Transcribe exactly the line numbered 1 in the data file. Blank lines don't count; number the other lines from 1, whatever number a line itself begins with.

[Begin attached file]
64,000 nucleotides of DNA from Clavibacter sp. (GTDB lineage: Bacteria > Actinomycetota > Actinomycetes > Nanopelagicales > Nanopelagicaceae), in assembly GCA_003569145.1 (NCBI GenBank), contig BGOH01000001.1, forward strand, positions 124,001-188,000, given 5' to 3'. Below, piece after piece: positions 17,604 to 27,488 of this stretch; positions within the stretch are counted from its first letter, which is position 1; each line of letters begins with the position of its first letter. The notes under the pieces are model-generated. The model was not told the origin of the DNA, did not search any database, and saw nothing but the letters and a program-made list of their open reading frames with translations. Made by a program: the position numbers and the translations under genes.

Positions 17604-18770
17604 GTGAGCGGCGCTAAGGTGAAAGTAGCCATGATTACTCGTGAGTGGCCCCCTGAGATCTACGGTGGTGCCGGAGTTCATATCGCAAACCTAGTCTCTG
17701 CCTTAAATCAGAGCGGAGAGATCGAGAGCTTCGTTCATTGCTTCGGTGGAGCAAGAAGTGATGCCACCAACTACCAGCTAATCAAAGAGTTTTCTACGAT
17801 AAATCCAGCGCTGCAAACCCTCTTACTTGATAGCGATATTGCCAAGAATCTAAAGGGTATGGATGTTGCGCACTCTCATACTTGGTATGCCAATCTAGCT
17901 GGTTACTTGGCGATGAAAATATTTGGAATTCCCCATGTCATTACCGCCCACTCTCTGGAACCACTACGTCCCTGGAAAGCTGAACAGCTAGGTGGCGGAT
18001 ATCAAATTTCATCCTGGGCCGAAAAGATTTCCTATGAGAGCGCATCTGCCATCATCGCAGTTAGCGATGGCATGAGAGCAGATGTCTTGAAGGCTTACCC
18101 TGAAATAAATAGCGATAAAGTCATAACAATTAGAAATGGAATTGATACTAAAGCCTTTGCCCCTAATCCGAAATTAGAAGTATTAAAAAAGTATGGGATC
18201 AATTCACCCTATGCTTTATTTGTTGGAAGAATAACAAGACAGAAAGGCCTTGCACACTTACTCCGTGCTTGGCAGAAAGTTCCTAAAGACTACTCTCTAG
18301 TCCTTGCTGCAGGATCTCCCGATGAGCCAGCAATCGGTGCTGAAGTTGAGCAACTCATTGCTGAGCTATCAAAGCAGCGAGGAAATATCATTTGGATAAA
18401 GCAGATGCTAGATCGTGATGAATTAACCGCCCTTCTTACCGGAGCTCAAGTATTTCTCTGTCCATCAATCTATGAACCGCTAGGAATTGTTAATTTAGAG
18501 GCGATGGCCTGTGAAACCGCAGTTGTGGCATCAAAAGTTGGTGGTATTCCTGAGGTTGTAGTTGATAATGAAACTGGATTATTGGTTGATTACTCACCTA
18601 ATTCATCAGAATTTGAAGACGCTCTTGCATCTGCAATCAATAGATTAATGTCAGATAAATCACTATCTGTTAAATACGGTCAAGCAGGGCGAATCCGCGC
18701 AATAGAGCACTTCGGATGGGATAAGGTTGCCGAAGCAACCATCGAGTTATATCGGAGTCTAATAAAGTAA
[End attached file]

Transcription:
64,000 nucleotides of DNA from Clavibacter sp. (GTDB lineage: Bacteria > Actinomycetota > Actinomycetes > Nanopelagicales > Nanopelagicaceae), in assembly GCA_003569145.1 (NCBI GenBank), contig BGOH01000001.1, forward strand, positions 124,001-188,000, given 5' to 3'. Below, piece after piece: positions 17,604 to 27,488 of this stretch; positions within the stretch are counted from its first letter, which is position 1; each line of letters begins with the position of its first letter. The notes under the pieces are model-generated. The model was not told the origin of the DNA, did not search any database, and saw nothing but the letters and a program-made list of their open reading frames with translations. Made by a program: the position numbers and the translations under genes.